Baazov Sells $100 Million of Amaya Stock as Company Seeks Distance from Former CEO

Posted on: March 9, 2017, 04:03h. 

Last updated on: March 9, 2017, 08:35h.

David Baazov has sold $100 million-worth of shares in PokerStars parent, Amaya, the company he founded and transformed into one of the biggest online gambling entities in the world before his spectacular fall from grace last year.

Baazov cashes in Amaya shares
David Baazov said in a press release this week he was cashing in almost $100 million-worth of Amaya stock “for investment purposes.” However, the former CEO does have an expensive court battle coming up in November. (Image: Graham Hughes/The Canadian Press)

The sale represents a reduction of Baazov’s stake in Amaya from 17.2 percent to around 12.1 percent, a 30 percent cut.

The move comes after Amaya announced earlier this week that it had restructured some of its first-lien loans in order to free up some extra cash flow, but one of the provisions of the refinancing had been to push Baazov further out of the picture.

Amaya said that “certain lenders” had demanded that the ability of a “certain current shareholder” to “directly or indirectly acquire control of the company” should be removed. Should Baazov be permitted to regain control of Amaya, then it would result in “an event of default and potential acceleration of the repayment of the debt under the credit agreement for the first lien term loans.”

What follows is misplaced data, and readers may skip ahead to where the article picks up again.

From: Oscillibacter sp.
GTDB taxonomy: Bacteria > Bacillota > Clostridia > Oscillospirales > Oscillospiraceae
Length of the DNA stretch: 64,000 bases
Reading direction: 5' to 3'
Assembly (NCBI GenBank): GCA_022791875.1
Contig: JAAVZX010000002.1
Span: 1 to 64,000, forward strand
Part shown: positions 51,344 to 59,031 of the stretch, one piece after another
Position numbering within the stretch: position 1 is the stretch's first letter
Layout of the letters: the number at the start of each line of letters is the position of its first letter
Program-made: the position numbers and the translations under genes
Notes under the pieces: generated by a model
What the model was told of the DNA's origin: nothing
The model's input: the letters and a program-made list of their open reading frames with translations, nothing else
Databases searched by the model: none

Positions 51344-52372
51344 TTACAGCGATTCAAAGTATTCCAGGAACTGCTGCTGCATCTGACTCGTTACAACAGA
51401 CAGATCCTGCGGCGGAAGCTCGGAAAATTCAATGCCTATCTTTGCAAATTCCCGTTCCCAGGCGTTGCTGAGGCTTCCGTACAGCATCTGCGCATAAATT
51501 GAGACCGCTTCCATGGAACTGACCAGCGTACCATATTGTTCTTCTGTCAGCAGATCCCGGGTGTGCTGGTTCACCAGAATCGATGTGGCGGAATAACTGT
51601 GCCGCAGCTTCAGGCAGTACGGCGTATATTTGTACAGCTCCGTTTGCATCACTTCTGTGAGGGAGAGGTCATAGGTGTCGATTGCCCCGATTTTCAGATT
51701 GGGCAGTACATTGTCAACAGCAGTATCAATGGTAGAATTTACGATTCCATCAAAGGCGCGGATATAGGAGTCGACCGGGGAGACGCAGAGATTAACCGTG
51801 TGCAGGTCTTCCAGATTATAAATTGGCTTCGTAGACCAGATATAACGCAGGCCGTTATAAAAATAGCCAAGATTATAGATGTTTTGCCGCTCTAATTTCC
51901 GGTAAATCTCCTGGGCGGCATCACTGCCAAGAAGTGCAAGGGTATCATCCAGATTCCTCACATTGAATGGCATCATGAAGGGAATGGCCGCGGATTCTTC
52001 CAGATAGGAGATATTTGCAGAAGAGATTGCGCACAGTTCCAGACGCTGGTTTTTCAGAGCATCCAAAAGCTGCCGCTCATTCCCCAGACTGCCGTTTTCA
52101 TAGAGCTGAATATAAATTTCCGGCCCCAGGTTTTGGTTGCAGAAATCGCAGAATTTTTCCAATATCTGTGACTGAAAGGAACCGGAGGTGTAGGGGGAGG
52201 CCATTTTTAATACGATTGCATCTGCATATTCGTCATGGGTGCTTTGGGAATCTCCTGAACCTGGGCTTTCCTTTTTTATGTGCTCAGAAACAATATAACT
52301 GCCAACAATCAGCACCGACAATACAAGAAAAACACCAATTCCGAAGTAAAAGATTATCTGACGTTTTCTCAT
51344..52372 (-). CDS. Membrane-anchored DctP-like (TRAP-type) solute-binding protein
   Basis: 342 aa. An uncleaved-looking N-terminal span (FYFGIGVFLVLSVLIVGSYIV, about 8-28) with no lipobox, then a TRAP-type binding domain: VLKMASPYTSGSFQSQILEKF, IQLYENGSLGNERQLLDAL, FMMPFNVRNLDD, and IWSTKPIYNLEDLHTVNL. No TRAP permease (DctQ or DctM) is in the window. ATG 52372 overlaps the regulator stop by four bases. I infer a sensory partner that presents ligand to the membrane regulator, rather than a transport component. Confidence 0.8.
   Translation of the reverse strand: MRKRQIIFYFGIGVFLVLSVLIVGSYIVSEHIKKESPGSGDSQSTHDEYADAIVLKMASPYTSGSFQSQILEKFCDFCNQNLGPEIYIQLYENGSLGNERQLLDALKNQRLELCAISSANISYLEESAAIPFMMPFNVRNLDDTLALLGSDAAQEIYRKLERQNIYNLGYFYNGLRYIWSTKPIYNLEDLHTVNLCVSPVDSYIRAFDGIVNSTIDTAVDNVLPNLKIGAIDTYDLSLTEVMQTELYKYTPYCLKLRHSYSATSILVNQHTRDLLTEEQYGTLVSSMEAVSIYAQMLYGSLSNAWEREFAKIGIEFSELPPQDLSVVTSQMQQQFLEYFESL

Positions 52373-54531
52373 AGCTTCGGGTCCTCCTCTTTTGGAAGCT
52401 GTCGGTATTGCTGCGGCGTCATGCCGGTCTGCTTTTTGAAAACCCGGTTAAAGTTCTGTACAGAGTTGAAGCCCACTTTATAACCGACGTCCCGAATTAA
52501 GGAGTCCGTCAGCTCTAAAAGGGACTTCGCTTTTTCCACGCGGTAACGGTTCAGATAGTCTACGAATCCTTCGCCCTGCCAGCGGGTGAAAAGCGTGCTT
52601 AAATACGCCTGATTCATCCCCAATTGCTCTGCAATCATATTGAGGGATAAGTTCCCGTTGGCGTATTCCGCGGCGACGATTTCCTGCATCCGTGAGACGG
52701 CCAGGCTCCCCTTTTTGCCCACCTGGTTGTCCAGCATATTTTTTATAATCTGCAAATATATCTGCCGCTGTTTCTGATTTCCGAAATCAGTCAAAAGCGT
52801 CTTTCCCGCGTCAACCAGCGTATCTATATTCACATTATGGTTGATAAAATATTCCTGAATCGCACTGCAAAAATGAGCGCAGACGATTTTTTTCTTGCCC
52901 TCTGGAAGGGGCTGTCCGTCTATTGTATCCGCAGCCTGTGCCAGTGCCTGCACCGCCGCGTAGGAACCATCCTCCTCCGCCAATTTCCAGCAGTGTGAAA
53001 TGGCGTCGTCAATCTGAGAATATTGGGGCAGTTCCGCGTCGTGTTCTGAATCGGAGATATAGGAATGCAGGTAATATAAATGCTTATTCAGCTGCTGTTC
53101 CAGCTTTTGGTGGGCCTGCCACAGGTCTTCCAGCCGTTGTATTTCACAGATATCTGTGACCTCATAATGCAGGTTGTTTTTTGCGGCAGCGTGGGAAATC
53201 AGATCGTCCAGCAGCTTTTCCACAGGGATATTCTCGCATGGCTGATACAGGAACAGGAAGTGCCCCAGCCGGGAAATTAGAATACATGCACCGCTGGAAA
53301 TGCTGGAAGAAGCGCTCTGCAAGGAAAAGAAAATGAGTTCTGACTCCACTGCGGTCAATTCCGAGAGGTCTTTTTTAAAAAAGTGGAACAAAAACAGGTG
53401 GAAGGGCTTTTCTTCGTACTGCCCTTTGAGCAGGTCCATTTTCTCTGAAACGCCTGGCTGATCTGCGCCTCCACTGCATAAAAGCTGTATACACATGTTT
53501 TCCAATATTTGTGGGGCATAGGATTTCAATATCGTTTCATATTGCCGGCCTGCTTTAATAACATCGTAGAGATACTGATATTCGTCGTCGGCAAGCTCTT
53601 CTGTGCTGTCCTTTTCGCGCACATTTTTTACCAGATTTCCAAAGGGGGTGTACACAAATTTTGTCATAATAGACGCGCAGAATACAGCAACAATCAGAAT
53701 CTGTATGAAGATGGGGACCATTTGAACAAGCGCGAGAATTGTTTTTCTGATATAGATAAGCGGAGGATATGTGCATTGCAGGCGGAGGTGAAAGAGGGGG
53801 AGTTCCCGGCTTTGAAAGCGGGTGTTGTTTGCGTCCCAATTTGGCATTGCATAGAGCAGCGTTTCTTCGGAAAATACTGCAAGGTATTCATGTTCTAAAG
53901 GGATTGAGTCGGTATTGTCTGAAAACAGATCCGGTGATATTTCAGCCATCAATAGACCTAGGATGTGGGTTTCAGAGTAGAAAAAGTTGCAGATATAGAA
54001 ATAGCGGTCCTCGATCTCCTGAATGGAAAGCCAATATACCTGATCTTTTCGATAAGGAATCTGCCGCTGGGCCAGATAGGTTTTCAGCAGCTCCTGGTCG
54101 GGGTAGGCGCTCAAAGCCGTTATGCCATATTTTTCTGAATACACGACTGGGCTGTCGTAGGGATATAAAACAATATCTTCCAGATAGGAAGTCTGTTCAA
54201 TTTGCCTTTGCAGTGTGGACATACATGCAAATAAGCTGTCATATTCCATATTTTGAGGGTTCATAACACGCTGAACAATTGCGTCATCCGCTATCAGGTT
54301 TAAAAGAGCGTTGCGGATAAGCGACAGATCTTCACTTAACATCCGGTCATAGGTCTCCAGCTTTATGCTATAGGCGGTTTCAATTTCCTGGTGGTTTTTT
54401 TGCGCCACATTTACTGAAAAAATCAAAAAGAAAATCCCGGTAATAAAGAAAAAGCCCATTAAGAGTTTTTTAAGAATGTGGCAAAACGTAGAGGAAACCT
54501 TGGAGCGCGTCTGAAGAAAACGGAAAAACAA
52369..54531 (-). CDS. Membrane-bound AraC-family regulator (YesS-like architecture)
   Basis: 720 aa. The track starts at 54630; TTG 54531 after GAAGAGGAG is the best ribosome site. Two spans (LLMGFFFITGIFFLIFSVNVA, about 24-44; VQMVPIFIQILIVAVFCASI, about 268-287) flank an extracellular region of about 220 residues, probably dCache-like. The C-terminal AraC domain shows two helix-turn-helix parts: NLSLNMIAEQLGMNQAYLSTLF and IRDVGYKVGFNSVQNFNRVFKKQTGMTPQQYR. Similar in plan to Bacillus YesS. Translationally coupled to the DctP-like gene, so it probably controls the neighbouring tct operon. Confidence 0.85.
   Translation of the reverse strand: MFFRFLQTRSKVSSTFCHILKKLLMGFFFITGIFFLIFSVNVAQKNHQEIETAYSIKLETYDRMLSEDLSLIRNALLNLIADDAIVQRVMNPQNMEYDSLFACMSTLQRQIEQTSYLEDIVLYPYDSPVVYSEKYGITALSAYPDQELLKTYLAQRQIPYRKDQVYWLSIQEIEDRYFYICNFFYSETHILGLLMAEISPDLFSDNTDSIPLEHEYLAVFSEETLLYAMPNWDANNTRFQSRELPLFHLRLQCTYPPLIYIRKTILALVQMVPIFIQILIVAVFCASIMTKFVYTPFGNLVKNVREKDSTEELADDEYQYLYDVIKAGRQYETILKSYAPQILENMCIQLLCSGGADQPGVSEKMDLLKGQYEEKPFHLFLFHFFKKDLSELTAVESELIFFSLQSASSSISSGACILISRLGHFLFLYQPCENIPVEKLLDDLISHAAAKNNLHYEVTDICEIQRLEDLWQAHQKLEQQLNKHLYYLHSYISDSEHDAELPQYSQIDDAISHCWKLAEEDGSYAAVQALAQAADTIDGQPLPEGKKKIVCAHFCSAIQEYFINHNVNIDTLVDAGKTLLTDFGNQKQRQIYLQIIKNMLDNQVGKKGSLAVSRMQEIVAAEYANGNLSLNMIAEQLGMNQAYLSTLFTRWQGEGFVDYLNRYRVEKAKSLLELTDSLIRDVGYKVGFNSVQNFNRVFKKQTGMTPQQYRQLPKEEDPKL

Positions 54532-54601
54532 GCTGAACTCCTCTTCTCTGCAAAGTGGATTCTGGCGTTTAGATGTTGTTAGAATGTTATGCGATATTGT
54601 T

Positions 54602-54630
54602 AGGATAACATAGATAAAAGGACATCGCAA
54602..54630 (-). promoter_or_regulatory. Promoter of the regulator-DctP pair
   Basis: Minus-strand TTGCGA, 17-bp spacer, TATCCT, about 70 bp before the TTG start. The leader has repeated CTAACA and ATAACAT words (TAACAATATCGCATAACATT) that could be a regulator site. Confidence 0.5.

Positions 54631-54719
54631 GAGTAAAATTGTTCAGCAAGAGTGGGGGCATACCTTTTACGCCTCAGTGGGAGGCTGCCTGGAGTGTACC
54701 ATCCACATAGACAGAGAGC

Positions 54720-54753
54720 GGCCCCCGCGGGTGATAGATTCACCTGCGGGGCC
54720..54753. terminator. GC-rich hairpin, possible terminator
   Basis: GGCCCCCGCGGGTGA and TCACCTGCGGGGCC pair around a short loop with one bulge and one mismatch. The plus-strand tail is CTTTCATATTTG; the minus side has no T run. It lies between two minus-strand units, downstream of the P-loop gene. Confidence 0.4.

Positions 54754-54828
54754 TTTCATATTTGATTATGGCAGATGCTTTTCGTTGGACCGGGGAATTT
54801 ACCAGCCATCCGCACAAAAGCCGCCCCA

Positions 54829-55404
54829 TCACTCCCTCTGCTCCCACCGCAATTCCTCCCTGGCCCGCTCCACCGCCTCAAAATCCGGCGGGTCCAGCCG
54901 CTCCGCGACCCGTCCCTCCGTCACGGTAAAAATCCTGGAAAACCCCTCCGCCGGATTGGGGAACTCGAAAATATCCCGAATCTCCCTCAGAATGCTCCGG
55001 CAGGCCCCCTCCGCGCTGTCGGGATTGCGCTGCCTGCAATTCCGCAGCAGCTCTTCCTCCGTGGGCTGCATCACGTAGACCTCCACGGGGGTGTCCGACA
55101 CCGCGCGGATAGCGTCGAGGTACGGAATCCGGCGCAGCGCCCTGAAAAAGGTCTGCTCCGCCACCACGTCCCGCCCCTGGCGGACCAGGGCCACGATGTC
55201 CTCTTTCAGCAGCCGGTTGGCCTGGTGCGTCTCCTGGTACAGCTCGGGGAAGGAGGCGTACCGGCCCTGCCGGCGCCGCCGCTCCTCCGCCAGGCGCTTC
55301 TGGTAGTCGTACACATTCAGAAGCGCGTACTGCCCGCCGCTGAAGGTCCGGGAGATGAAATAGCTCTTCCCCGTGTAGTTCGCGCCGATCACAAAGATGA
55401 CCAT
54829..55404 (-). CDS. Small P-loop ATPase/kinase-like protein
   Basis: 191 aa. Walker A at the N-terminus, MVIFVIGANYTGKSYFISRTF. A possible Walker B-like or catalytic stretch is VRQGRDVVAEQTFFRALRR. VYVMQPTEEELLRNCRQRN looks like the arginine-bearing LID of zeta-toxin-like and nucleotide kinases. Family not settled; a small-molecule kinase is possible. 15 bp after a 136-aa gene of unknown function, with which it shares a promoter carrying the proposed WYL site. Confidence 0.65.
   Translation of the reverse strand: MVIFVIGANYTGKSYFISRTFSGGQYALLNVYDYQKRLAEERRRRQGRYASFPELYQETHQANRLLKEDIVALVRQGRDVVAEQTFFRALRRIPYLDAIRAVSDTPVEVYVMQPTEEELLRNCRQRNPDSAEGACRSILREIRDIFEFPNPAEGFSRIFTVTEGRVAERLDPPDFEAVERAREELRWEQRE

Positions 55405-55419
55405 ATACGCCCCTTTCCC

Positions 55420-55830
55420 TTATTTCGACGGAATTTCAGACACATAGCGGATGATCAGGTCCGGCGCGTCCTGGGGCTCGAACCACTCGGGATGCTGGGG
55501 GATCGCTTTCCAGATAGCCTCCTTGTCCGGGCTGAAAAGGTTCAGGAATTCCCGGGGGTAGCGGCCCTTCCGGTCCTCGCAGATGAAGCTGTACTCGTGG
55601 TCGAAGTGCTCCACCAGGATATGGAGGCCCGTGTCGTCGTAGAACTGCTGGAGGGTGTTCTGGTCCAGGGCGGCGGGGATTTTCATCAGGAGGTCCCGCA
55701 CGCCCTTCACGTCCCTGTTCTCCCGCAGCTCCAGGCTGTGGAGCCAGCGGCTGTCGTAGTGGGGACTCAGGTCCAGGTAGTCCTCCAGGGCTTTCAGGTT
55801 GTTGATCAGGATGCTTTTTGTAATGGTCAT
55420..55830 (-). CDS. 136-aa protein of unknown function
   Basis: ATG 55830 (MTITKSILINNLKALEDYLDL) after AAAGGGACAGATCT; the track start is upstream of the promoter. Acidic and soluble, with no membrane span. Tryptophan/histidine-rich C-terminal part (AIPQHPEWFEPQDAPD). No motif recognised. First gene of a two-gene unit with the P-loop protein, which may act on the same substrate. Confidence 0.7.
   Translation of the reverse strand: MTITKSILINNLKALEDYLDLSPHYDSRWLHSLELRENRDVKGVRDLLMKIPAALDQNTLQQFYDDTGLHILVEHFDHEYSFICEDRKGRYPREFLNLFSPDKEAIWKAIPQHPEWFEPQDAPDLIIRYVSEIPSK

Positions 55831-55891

Since Amaya borrowed billions when it acquired the Rational Group assets that included PokerStars in 2014, that would not be a good thing.

Fall From Grace

In early 2016.Baazov, then still the CEO and chairman of the company, announced his intention to take Amaya private. But while he was preparing his bid he was charged with five counts of insider trading by the Quebec securities regulator, AMF.

The case, which is due to go to court in November, has been described by the regulator as the biggest securities fraud case in Canadian history.   

Baazov stands accused of being at the tip of an “information-sharing” pyramid that allowed a close circle of family, friends and business acquaintances to profit from illegal stock trades in the lead up to several industry takeovers, including Amaya’s of PokerStars.

If found guilty, he could face up to five years in prison.

Baazov Frozen Out

He resigned as CEO in August, and it was assumed the charges hanging over him had buried the bid. But Baazov was back in November, with an unexpected proposition that valued the Amaya at around $2.56 billion.

The deal never came to fruition, and now those “certain lenders” appear to be determined to ensure it never does.  

Baazov pulled off one of the unlikeliest coups in online gaming history when he sweet-talked Blackstone, the world’s biggest private equity firm, into helping finance a $4.9 billion takeover of PokerStars.

But it sounds like Wall Street money isn’t too impressed with him these days.